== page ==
• renderToReadableStream: for modern edge runtime environments, such as Deno and Cloudflare workers.

The existing renderToString method keeps working but is discouraged.

See docs for React DOM Server here.

New Strict Mode Behaviors

In the future, we’d like to add a feature that allows React to add and remove sections of the UI while preserving state. For example, when a user tabs away from a screen and back, React should be able to immediately show the previous screen. To do this, React would unmount and remount trees using the same component state as before.

This feature will give React apps better performance out-of-the-box, but requires components to be resilient to effects being mounted and destroyed multiple times. Most effects will work without any changes, but some effects assume they are only mounted or destroyed once.

To help surface these issues, React 18 introduces a new development-only check to Strict Mode. This new check will automatically unmount and remount every component, whenever a component mounts for the first time, restoring the previous state on the second mount.

Before this change, React would mount the component and create the effects:

* React mounts the component.
* Layout effects are created.
* Effects are created.

With Strict Mode in React 18, React will simulate unmounting and remounting the component in development mode:

* React mounts the component.
* Layout effects are created.
* Effects are created.
* React simulates unmounting the component.
* Layout effects are destroyed.
* Effects are destroyed.
* React simulates mounting the component with the previous state.
* Layout effects are created.
* Effects are created.

See docs for ensuring reusable state here.

New Hooks


useId is a new Hook for generating unique IDs on both the client and server, while avoiding hydration mismatches. It is primarily useful for component libraries integrating with accessibility APIs that require unique IDs. This solves an issue that already exists in React 17 and below, but it’s even more important in React 18 because of how the new streaming server renderer delivers HTML out-of-order. See docs here.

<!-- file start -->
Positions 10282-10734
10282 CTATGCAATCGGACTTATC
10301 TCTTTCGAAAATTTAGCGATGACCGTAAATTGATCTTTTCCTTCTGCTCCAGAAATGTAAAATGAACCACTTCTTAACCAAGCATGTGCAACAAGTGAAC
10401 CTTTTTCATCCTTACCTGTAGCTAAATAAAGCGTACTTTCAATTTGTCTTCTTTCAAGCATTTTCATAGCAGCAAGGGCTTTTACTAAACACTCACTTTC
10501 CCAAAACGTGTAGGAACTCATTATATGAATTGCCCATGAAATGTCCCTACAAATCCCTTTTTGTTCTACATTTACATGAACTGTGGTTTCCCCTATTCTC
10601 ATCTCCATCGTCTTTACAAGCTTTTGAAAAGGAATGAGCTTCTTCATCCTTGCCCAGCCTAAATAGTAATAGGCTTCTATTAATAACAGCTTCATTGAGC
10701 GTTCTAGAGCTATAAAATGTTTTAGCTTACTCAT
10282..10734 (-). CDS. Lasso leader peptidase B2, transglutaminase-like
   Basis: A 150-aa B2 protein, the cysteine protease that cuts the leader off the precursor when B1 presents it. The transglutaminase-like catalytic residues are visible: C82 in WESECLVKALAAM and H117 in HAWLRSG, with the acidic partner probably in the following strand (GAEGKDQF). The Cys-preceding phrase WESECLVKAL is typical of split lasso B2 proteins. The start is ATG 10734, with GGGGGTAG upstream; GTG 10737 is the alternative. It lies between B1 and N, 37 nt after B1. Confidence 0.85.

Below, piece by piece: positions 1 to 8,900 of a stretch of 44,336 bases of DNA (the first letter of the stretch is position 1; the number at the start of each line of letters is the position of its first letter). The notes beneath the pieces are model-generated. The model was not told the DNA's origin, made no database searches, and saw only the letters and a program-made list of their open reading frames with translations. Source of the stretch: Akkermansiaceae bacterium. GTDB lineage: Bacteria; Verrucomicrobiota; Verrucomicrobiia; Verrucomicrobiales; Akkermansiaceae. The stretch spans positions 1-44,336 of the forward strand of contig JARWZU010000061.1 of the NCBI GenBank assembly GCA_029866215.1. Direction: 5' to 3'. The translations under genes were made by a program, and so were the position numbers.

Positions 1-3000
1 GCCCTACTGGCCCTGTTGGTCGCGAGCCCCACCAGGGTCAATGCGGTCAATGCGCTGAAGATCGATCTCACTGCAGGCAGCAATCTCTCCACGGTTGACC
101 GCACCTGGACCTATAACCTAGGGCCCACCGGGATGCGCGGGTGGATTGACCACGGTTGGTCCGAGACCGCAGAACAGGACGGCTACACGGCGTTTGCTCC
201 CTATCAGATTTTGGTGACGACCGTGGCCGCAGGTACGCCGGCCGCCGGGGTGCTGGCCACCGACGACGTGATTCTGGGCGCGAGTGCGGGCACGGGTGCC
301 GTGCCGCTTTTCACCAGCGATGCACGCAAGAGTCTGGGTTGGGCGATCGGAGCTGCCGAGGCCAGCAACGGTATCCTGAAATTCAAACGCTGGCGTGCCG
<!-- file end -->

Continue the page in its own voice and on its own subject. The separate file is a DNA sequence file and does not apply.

useId is not for generating keys in a list. Keys should be generated from your data.


useTransition and startTransition let you mark some state updates as not urgent. Other state updates are considered urgent by default. React will allow urgent state updates (for example, updating a text input) to interrupt non-urgent state updates (for example, rendering a list of search results). See docs here.


useDeferredValue lets you defer re-rendering a non-urgent part of the tree. It is similar to debouncing, but has a few advantages compared to it. There is no fixed time delay, so React will attempt the deferred render right after the first render is reflected on the screen. The deferred render is interruptible and doesn’t block user input. See docs here.


useSyncExternalStore is a new Hook that allows external stores to support concurrent reads by forcing updates to the store to be synchronous. It removes the need for useEffect when implementing subscriptions to external data sources, and is recommended for any library that integrates with state external to React. See docs here.


useSyncExternalStore is intended to be used by libraries, not application code.


useInsertionEffect is a new Hook that allows CSS-in-JS libraries to address performance issues of injecting styles in render. Unless you’ve already built a CSS-in-JS library we don’t expect you to ever use this. This Hook will run after the DOM is mutated, but before layout effects read the new layout. This solves an issue that already exists in React 17 and below, but is even more important in React 18 because React yields to the browser during concurrent rendering, giving it a chance to recalculate layout. See docs here.


useInsertionEffect is intended to be used by libraries, not application code.

How to Upgrade

See How to Upgrade to React 18 for step-by-step instructions and a full list of breaking and notable changes.



React DOM

React DOM Server

React DOM Test Utils

  • Throw when act is used in production. (#21686 by @acdlite)
  • Support disabling spurious act warnings with global.IS_REACT_ACT_ENVIRONMENT. (#22561 by @acdlite)
  • Expand act warning to cover all APIs that might schedule React work. (#22607 by @acdlite)
  • Make act batch updates. (#21797 by @acdlite)
  • Remove warning for dangling passive effects. (#22609 by @acdlite)

React Refresh

Server Components (Experimental)